I’ve spent over two weeks in Sardegna (I’m using the Italian spelling because I’m feeling a little extra pretentious this morning), which is an island off the coast of Rome. I had a travel nightmare getting over here. The flight from NY to Rome was great. I didn’t sleep one second of the over night flight, but it was still a great flight. We arrived in Rome, and we realized we’re scheduled to fly into an airport 4 hours away from our hotel. We change our flight to 12 hours later, so we could explore Rome. We were promised our bags would make the change with us. I thought Horacio was going over-board with the questions like, “Are you sure the bags will follow us?” He was skeptical, but he was ultimately right. Our bags came to our hotel 30 hours after us, which wasn’t a huge deal, but the amount of scrambling and tedious tasks the airlines made us do (which I won’t get into) made this fact so annoying.
I played my first main draw matches the first week. I lost my singles and doubles matches pretty routinely the first week, but I can’t say I played my best, which is okay because it was my first time on red clay.
Last week, I got my main draw win in doubles and boy was there a lesson to be learned. The match came down to the wire, where we won 10-8 in the third set super tiebreaker (for the non-tennis fans, the match was decided literally by the last couple points). The last 10 minutes of the match I was thinking “Holy shit if we win this, I’ll get my first ATP point”. Well, I’ll skip to the end, we won but I didn’t get the ATP point. I had to get to the semifinals and not the quarterfinals like I initially thought.
Getting pro ranking is something all competitive tennis players aspire to get, but there’s definitely a lesson here: You never really know what will be the best for you in the end. Or, things are not always what it seems. Or, what you think you want is not always what is best for you, maybe? Or, do you f***ing research Benny boy. I thought winning this one doubles match was everything I needed. Something that would give me what I wanted essentially. I did not get an ATP point. Fine. I’ll get over it, and truthfully, I believe I’ll get one soon.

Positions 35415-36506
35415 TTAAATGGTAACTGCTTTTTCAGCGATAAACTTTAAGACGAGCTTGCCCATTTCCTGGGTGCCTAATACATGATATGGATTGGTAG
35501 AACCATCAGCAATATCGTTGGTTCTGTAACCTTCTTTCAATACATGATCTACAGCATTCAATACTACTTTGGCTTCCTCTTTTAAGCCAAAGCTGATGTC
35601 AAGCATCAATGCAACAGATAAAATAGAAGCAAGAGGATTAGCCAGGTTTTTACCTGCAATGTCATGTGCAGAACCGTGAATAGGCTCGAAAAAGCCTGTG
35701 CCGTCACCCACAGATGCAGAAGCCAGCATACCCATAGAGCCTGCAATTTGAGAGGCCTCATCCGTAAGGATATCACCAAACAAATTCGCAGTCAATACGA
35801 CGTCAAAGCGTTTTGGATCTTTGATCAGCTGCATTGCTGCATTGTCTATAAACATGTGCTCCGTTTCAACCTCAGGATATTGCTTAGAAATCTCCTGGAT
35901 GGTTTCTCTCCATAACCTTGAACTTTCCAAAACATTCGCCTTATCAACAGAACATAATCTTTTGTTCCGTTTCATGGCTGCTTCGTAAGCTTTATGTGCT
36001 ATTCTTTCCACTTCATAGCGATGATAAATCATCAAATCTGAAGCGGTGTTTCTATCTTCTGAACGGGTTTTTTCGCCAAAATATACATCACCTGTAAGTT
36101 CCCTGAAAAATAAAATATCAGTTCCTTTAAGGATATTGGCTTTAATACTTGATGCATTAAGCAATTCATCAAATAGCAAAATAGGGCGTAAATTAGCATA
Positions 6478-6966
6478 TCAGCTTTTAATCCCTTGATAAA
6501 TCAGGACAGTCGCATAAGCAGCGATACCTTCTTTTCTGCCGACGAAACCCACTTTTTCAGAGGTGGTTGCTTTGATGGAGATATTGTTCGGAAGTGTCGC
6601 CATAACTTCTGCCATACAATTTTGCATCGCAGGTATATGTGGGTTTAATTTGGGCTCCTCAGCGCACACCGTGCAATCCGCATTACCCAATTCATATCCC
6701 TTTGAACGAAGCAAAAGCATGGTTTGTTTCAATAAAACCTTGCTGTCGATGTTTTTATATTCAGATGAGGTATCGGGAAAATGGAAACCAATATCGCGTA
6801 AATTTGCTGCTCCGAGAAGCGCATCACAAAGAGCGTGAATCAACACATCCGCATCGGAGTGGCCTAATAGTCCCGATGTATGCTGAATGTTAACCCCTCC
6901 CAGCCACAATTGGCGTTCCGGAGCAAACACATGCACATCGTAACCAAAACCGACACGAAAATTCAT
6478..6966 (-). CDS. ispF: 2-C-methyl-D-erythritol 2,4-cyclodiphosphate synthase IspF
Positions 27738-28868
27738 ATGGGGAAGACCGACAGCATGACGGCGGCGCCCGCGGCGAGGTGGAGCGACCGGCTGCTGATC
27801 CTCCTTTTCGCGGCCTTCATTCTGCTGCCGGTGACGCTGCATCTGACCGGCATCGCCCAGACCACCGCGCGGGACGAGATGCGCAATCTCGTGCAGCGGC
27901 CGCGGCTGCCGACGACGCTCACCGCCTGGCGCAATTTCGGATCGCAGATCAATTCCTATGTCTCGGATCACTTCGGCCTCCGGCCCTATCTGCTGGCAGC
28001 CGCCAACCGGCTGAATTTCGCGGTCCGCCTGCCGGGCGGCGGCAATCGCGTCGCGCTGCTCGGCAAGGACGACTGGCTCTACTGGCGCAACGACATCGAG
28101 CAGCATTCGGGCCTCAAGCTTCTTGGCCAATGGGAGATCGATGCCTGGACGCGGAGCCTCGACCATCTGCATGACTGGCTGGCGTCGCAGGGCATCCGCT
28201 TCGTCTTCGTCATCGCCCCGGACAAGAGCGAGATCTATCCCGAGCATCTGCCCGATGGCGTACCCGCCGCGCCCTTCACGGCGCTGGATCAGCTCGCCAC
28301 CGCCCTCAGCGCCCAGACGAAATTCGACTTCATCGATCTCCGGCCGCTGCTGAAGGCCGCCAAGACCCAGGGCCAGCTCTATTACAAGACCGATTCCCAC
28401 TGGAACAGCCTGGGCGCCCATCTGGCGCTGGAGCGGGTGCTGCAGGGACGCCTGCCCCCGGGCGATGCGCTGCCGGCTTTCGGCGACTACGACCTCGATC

But what I didn’t see coming is that I got a sense of belonging. In previous posts, I’ve talked about creating this attitude where I belong and I’m a force to be reckoned with. And I still believe that. But I got a sense where I’m no longer in anyone’s way or taking up space. I’m a player that has won a professional match, who deserves to reserve a practice court like everyone else ehre.
I’m playing my singles and doubles matches tomorrow on Tuesday. This week is my last Italian tournament, as I depart for Israel on Thursday, which I’m unbelievably excited for.
What I’m trying to keep in mind is this: I don’t have to do much. I came into this scene thinking I have to be a shot maker and be aggressive. The truth is players at this level are good because they’re animals: they are consisent, fighters, fit, and they give there opponent nothing. I will try to force things less– if I’m not comfortable pulling the trigger on the short forehand, I won’t. It doesn’t matter if it was an oppurtunity. My gameplan this week is to adopt traits of highly successfully players that I’ve seen. I’m not talking about turning into a 5 foot 5 baseline grinder, but I’ve realized what it takes to be successful at this level. More than anything, it’s competing and not giving your opponent any free points or openings.
With that being said, I feel like I’m playing well. I’ve been practicing with players inside the top 500 and it’s helped me learn these insights. They aren’t another level in terms of skill, however, they have shown me how I must compete and treat every ball like it’s my last.
How did it go?
The surroundings look stunning.
The surroundings were unbelievable. During my match, I’d look around in awe at the mountains. I lost my last singles match in a tight 3 set match. It was a battle, but I didn’t end up on top.